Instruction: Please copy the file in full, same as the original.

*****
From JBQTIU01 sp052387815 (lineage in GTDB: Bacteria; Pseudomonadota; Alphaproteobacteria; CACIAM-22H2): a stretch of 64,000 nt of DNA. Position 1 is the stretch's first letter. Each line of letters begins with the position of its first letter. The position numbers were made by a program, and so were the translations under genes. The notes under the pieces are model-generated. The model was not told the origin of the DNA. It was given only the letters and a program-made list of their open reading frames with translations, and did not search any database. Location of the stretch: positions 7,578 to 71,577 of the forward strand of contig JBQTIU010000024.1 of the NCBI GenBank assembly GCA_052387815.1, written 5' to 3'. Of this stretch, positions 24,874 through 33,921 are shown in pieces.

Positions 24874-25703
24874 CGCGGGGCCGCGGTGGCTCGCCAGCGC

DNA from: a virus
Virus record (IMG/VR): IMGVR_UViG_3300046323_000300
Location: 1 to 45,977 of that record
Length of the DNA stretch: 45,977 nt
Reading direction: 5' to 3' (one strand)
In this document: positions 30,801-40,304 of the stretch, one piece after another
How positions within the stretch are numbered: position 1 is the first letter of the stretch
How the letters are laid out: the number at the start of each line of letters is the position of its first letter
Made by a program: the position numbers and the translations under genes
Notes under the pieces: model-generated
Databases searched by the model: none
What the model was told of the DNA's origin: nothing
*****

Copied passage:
From JBQTIU01 sp052387815 (lineage in GTDB: Bacteria; Pseudomonadota; Alphaproteobacteria; CACIAM-22H2): a stretch of 64,000 nt of DNA. Position 1 is the stretch's first letter. Each line of letters begins with the position of its first letter. The position numbers were made by a program, and so were the translations under genes. The notes under the pieces are model-generated. The model was not told the origin of the DNA. It was given only the letters and a program-made list of their open reading frames with translations, and did not search any database. Location of the stretch: positions 7,578 to 71,577 of the forward strand of contig JBQTIU010000024.1 of the NCBI GenBank assembly GCA_052387815.1, written 5' to 3'. Of this stretch, positions 24,874 through 33,921 are shown in pieces.

Positions 24874-25703
24874 CGCGGGGCCGCGGTGGCTCGCCAGCGC

DNA from: a virus
Virus record (IMG/VR): IMGVR_UViG_3300046323_000300
Location: 1 to 45,977 of that record
Length of the DNA stretch: 45,977 nt
Reading direction: 5' to 3' (one strand)
In this document: positions 30,801-40,304 of the stretch, one piece after another
How positions within the stretch are numbered: position 1 is the first letter of the stretch
How the letters are laid out: the number at the start of each line of letters is the position of its first letter
Made by a program: the position numbers and the translations under genes
Notes under the pieces: model-generated
Databases searched by the model: none
What the model was told of the DNA's origin: nothing